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Dear Friends and Neighbors, 

Thank you for taking the time to read these legislative updates. The State Capitol continues to be a busy place, as the Legislature wraps-up its current session. 

In the last Community Connections newsletter, I provided an exciting update on the 'Green Alert' bill that would 
help locate missing, at-risk veterans by creating a system similar to Amber and Silver Alerts. Since then, the state Assembly took up and passed the 'Green Alert' bill. It will now head to the governor for signature into law - see the 'In the News' section below for more about this important topic. 

Additionally, throughout February we celebrated Black History Month in our homes, in our communities, and in the state Capitol.  As part of recognizing Black History Month, legislative members of the Black and Latino Caucus gave the first annual State of Black and Brown Address. I'll share more about this critical issue below in this month's feature article.

I want to again thank you for taking the time to read this e-newsletter. Please feel free to contact me regarding any state or local issues that are important to you and your family.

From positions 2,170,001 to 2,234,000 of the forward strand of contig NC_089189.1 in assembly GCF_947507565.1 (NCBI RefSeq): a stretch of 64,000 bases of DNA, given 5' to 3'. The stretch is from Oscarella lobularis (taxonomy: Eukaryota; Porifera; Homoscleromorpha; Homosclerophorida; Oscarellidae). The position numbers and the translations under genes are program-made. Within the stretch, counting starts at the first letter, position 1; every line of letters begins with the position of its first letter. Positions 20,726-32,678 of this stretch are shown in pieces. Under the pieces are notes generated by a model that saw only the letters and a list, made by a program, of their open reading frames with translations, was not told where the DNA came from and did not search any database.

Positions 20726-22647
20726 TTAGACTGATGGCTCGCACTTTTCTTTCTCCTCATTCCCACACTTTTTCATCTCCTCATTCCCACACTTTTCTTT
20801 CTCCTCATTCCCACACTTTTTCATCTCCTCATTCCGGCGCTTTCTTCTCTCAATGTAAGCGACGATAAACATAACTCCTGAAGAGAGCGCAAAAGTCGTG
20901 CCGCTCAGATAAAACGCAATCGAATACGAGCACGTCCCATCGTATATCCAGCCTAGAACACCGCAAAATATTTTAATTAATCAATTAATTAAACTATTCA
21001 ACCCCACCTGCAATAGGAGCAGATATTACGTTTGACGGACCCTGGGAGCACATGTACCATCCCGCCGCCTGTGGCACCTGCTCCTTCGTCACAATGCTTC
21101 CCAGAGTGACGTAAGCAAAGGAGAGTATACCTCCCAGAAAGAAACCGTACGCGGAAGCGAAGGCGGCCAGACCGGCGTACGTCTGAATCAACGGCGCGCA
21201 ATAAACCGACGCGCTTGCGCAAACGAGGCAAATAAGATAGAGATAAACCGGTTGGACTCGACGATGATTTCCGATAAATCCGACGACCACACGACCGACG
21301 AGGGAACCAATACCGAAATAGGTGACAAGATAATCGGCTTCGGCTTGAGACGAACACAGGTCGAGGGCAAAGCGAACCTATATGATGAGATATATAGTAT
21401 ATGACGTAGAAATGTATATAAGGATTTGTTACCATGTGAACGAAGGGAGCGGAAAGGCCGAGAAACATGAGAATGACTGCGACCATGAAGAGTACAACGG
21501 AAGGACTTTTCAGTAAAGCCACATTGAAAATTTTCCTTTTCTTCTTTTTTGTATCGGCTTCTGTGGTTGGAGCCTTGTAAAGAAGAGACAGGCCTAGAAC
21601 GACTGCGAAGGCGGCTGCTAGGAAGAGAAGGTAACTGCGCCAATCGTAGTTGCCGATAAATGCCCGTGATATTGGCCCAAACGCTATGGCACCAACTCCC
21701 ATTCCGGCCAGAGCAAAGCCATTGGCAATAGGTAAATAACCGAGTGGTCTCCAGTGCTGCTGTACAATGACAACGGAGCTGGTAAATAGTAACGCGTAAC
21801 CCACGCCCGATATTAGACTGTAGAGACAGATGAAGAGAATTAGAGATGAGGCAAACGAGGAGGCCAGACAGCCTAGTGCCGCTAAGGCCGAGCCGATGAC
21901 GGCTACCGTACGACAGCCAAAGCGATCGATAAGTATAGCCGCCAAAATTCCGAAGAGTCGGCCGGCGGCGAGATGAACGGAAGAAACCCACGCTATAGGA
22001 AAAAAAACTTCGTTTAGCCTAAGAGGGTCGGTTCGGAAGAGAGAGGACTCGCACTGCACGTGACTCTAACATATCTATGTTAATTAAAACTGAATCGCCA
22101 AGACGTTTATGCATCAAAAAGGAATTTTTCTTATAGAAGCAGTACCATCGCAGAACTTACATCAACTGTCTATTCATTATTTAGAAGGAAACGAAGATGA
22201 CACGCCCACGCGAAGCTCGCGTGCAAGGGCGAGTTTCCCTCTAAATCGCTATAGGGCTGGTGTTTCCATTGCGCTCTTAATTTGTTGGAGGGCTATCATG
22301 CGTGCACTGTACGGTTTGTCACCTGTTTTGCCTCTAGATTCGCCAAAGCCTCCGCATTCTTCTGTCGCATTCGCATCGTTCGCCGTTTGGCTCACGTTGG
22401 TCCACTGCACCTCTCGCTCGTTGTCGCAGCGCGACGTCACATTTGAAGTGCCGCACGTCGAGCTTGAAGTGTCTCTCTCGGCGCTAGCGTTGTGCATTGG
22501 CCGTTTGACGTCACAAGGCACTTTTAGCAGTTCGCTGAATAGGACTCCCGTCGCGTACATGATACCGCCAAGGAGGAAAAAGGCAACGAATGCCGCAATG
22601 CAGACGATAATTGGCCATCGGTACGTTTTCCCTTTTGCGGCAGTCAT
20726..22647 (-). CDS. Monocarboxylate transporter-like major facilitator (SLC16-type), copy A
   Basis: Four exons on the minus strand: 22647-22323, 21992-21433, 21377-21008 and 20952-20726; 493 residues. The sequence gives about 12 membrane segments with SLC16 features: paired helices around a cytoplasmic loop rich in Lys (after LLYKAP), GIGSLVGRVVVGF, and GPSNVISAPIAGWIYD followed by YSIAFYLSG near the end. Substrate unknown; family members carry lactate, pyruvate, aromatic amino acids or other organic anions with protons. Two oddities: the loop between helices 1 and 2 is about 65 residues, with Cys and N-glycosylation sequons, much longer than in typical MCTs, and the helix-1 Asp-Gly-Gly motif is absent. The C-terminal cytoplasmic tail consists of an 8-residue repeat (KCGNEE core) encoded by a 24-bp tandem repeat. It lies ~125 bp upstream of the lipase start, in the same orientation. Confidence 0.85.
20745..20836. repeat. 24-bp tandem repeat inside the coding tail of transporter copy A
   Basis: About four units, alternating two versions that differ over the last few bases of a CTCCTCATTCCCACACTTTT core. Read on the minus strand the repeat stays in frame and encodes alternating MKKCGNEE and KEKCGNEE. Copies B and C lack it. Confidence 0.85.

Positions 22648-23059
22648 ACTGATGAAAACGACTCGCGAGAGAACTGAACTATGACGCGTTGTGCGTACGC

Sincerely, 

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LaTonya Johnson
State Senator


P.S. If you are looking for real-time updates on state and local issues, follow me on 
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Contents

 

 

 

 

 

 

 

 

 

Tip of the Month 2.png (1)'Keep your Kids Safe' Newsletter

Each month, the Wisconsin Department of Agriculture, Trade, and Consumer Protection releases a newsletter summarizing children's products that have been recalled by the Consumer Product Safety Commission. The most-recent edition of this newsletter announced the recall of several common products, such as the Dream On Me spring and foam mattresses for cribs and toddler beds as well as other mattresses and clothing that pose a fire hazard. You can stay informed on what products are being recalled and what you can do about it by getting these summaries right to your inbox

 Sign up to receive the 'Keep your Kids Safe' Newsletter each month by clicking here.

First Annual State of
Black and Brown Address